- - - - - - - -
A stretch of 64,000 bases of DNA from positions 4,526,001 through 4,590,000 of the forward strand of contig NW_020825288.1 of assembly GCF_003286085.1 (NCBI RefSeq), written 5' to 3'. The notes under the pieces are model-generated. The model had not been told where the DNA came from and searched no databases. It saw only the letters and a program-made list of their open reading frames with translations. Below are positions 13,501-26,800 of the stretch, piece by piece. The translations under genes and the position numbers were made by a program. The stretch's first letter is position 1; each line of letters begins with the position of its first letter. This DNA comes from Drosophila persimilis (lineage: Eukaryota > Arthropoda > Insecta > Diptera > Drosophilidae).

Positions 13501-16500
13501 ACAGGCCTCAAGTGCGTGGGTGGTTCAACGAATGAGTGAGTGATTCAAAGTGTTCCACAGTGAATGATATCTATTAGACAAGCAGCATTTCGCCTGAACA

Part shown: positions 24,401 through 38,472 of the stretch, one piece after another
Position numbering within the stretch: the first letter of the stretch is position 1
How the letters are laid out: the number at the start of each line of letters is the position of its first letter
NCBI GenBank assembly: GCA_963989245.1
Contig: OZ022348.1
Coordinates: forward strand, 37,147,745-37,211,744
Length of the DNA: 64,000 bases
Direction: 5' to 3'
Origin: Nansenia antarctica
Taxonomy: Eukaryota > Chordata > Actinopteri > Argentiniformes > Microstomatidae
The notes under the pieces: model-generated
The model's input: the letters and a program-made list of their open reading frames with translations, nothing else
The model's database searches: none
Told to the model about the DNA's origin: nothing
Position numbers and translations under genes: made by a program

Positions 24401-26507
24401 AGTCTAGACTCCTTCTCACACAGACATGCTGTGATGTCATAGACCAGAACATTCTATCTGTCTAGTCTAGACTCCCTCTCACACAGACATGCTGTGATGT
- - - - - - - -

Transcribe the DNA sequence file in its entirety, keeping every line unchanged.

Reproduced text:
A stretch of 64,000 bases of DNA from positions 4,526,001 through 4,590,000 of the forward strand of contig NW_020825288.1 of assembly GCF_003286085.1 (NCBI RefSeq), written 5' to 3'. The notes under the pieces are model-generated. The model had not been told where the DNA came from and searched no databases. It saw only the letters and a program-made list of their open reading frames with translations. Below are positions 13,501-26,800 of the stretch, piece by piece. The translations under genes and the position numbers were made by a program. The stretch's first letter is position 1; each line of letters begins with the position of its first letter. This DNA comes from Drosophila persimilis (lineage: Eukaryota > Arthropoda > Insecta > Diptera > Drosophilidae).

Positions 13501-16500
13501 ACAGGCCTCAAGTGCGTGGGTGGTTCAACGAATGAGTGAGTGATTCAAAGTGTTCCACAGTGAATGATATCTATTAGACAAGCAGCATTTCGCCTGAACA

Part shown: positions 24,401 through 38,472 of the stretch, one piece after another
Position numbering within the stretch: the first letter of the stretch is position 1
How the letters are laid out: the number at the start of each line of letters is the position of its first letter
NCBI GenBank assembly: GCA_963989245.1
Contig: OZ022348.1
Coordinates: forward strand, 37,147,745-37,211,744
Length of the DNA: 64,000 bases
Direction: 5' to 3'
Origin: Nansenia antarctica
Taxonomy: Eukaryota > Chordata > Actinopteri > Argentiniformes > Microstomatidae
The notes under the pieces: model-generated
The model's input: the letters and a program-made list of their open reading frames with translations, nothing else
The model's database searches: none
Told to the model about the DNA's origin: nothing
Position numbers and translations under genes: made by a program

Positions 24401-26507
24401 AGTCTAGACTCCTTCTCACACAGACATGCTGTGATGTCATAGACCAGAACATTCTATCTGTCTAGTCTAGACTCCCTCTCACACAGACATGCTGTGATGT